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J Med Internet Res. 2016 Apr 17;18(5):e91. doi: 10.2196/jmir.5256.

A Remote Medication Monitoring System for Chronic Heart Failure Patients to Reduce Readmissions: A Two-Arm Randomized Pilot Study.

Author information

1
Partners Healthcare, Connected Health, Boston, MA, United States. tmhale@mgh.harvard.edu.

Abstract

BACKGROUND:

Heart failure (HF) is a chronic condition affecting nearly 5.7 million Americans and is a leading cause of morbidity and mortality. With an aging population, the cost associated with managing HF is expected to more than double from US $31 billion in 2012 to US $70 billion by 2030. Readmission rates for HF patients are high-25% are readmitted at 30 days and nearly 50% at 6 months. Low medication adherence contributes to poor HF management and higher readmission rates. Remote telehealth monitoring programs aimed at improved medication management and adherence may improve HF management and reduce readmissions.

OBJECTIVE:

The primary goal of this randomized controlled pilot study is to compare the MedSentry remote medication monitoring system versus usual care in older HF adult patients who recently completed a HF telemonitoring program. We hypothesized that remote medication monitoring would be associated with fewer unplanned hospitalizations and emergency department (ED) visits, increased medication adherence, and improved health-related quality of life (HRQoL) compared to usual care.

METHODS:

Participants were randomized to usual care or use of the remote medication monitoring system for 90 days. Twenty-nine participants were enrolled and the final analytic sample consisted of 25 participants. Participants completed questionnaires at enrollment and closeout to gather data on medication adherence, health status, and HRQoL. Electronic medical records were reviewed for data on baseline classification of heart function and the number of unplanned hospitalizations and ED visits during the study period.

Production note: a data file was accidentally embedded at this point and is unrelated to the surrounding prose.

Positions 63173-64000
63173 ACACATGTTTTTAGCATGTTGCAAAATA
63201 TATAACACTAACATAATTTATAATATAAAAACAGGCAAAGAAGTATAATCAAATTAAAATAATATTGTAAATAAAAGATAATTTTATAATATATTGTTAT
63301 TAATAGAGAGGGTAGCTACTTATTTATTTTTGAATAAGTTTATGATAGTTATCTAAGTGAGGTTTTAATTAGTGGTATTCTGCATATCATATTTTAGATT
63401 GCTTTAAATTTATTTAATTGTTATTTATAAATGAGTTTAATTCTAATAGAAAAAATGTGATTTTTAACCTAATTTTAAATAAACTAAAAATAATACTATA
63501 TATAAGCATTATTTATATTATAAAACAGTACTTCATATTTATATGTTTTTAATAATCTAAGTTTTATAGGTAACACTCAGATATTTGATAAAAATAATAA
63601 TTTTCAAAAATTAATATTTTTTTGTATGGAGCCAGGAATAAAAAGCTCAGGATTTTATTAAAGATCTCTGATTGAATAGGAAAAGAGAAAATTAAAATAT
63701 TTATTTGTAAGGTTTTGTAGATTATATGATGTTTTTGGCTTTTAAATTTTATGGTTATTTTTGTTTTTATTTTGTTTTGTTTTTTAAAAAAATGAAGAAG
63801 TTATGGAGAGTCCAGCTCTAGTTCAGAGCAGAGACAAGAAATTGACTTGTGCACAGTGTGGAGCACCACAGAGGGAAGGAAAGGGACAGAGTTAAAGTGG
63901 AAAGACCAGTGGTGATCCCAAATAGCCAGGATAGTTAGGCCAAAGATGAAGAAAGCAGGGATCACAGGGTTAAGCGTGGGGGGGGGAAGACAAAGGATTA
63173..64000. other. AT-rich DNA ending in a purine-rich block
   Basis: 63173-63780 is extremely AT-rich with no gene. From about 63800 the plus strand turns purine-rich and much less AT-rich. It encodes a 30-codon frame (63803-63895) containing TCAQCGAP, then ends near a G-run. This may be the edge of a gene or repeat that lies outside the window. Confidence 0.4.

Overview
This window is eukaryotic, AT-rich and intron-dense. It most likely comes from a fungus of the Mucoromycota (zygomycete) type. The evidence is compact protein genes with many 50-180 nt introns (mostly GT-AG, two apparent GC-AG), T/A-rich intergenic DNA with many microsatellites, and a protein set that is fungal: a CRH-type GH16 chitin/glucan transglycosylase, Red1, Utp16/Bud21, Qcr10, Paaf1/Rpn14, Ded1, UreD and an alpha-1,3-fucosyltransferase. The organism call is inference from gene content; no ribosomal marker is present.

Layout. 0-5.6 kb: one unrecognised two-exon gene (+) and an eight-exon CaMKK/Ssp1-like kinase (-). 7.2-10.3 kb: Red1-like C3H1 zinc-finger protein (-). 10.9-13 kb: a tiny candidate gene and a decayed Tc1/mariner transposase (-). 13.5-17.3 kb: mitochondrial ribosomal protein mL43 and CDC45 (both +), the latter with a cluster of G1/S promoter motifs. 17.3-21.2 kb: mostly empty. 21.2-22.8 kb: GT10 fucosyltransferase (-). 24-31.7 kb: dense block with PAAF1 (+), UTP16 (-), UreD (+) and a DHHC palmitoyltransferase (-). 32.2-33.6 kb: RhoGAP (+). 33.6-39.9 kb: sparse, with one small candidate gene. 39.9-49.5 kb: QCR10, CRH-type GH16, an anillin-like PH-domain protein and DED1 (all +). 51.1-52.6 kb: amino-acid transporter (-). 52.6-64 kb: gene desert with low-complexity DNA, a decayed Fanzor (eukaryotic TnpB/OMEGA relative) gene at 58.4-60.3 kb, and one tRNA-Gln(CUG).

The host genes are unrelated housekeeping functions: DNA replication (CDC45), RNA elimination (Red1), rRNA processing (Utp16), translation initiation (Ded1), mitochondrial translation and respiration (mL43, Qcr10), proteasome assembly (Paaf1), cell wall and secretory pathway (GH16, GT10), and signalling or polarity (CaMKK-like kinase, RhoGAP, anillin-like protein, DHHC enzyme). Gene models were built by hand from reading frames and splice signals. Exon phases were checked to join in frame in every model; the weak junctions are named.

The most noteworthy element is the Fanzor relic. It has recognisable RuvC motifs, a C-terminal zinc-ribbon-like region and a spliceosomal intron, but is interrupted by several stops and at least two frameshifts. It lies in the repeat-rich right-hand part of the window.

RESULTS:

Use of the medication monitoring system was associated with an 80% reduction in the risk of all-cause hospitalization and a significant decrease in the number of all-cause hospitalization length of stay in the intervention arm compared to usual care. Objective device data indicated high adherence rates (95%-99%) among intervention group participants despite finding no significant difference in self-reported adherence between study arms. The intervention group had poorer heart function and HRQoL at baseline, and HRQoL declined significantly in the intervention group compared to controls.

CONCLUSIONS:

The MedSentry medication monitoring system is a promising technology that merits continued development and evaluation. The MedSentry medication monitoring system may be useful both as a standalone system for patients with complex medication regimens or used to complement existing HF telemonitoring interventions. We found significant reductions in risk of all-cause hospitalization and the number of all-cause length of stay in the intervention group compared to controls. Although HRQoL deteriorated significantly in the intervention group, this may have been due to the poorer HF-functioning at baseline in the intervention group compared to controls. Telehealth medication adherence technologies, such as the MedSentry medication monitoring system, are a promising method to improve patient self-management,the quality of patient care, and reduce health care utilization and expenditure for patients with HF and other chronic diseases that require complex medication regimens.

TRIAL REGISTRATION:

ClinicalTrials.gov NCT01814696; https://clinicaltrials.gov/ct2/show/study/NCT01814696 (Archived by WebCite® at http://www.webcitation.org/6giqAVhno).

KEYWORDS:

ED visits; complex medication regimens; heart failure; hospitalization length of stay; medication adherence; medication management; self-care; self-management; telehealth; telemonitoring

PMID:
27154462
PMCID:
PMC4890732
DOI:
10.2196/jmir.5256
[Indexed for MEDLINE]
Free PMC Article

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